19 December 2018 | News
In this study, Dr. Latz's team demonstrates that CLCs are engulfed by human macrophages in vitro, resulting in the release of the pro-inflammatory cytokine IL-1β.
IFM Therapeutics (IFM), a privately held biopharmaceutical company focused on developing therapies that modulate novel targets in the innate immune system has announced the discovery of new immune system triggers that are associated with certain inflammatory diseases. The study, published in the Journal of Immunology, was co-authored by IFM co-founder Eicke Latz, M.D., Ph.D., along with colleagues Bernardo Franklin, M.D., Ph.D. and Juan Francisco Rodriguez-Alcázar of the Institute of Innate Immunity at the University of Bonn.
Charcot-Leyden Crystals (CLCs) are protein crystals that appear and persist in the tissues of patients with conditions such as asthma, allergic reactions, and fungal and parasitic diseases. Collectively, these are known as Eosinophilic diseases because of the marked increase of eosinophils, a part of the immune system consisting of a variety of white blood cells.
Following immune stimulus, eosinophils degranulate, releasing an array of cytotoxic proteins. One of these proteins, Galectin-10, crystallizes to form CLCs. Higher levels of CLCs correlate with higher eosinophil activity, which is believed to contribute to disease severity.
In this study, Dr. Latz's team demonstrates that CLCs are engulfed by human macrophages in vitro, resulting in the release of the pro-inflammatory cytokine IL-1β. Additionally, CLCs were shown to promote inflammation in vivo, as evidenced by an increased tissue presence of IL-1β. Importantly, chemical inhibition and small interfering RNA (siRNA) knock-down of NLRP3 in primary human macrophages reduced IL-1B production in response to CLCs, suggesting that the inflammatory response occurs via the NLRP3 inflammasome pathway.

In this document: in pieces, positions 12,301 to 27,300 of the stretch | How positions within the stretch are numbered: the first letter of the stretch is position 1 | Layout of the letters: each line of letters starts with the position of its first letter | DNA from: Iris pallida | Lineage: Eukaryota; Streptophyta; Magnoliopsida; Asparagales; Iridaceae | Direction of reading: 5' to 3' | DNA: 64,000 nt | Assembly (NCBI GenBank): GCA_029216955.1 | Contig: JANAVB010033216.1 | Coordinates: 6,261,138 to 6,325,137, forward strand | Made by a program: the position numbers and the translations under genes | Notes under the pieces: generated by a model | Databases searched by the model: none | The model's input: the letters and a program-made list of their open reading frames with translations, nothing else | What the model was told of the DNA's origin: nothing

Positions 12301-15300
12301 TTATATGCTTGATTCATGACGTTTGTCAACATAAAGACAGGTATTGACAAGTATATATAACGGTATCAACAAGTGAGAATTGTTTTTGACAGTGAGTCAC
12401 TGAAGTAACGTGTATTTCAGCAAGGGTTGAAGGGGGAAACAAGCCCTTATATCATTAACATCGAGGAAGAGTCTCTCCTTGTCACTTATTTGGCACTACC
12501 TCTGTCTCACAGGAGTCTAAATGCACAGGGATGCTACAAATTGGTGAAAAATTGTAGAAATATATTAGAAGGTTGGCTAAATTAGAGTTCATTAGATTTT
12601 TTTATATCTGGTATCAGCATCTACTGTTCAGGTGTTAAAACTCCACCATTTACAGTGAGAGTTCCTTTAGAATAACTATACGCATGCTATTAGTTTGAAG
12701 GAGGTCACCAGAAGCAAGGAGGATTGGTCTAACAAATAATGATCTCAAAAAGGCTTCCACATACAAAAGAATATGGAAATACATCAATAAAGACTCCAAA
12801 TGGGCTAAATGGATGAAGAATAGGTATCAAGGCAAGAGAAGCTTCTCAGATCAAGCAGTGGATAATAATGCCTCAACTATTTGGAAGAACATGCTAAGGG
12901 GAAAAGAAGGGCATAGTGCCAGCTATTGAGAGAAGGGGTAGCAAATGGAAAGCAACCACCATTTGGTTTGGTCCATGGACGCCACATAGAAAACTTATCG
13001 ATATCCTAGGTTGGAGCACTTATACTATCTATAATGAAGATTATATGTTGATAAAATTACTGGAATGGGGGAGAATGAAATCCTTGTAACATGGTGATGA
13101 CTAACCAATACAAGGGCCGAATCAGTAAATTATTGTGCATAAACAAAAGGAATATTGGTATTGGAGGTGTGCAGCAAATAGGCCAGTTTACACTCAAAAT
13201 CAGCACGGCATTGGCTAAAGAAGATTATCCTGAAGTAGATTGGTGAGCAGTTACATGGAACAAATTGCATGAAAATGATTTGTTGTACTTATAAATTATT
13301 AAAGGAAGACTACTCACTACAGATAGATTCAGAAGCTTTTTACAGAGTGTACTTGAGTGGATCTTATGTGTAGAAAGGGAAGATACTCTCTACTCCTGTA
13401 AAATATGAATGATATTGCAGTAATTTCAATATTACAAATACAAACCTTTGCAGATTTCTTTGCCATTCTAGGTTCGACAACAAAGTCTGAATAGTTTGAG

"CLCs have been observed in patients for over 150 years. However, until recently, they were believed to be inert by-products of eosinophil activity with no immune activation," says Eicke Latz, M.D., Ph.D. "This study suggests that degradation of eosinophils leaves behind remnants that sustain immune activity. At a fundamental level, this supports the hypothesis that NLRP3 inhibition may be a therapeutically relevant approach for eosinophilic disorders, such as asthma and allergic disease."
NLRP3 (NOD-, LRR- and pyrin domain-containing 3) is an intracellular innate immune signaling receptor that allows immune cells to detect the presence of foreign or endogenous molecules that signal infection or tissue damage. Abnormal activation of the NLRP3 inflammasome typically occurs without the presence of a foreign pathogen, and is known to cause negative downstream effects.
"The work of our scientific founders, including Dr. Eicke Latz, further underscores the strong scientific rationale for targeting NLRP3 to treat chronic inflammation," said Martin Seidel, Ph.D., executive vice president of R&D at IFM. "By building on our vast knowledge of innate immune system pathways and their links to inflammatory processes, we are better equipped to lead the development of therapies for patients with serious inflammatory diseases."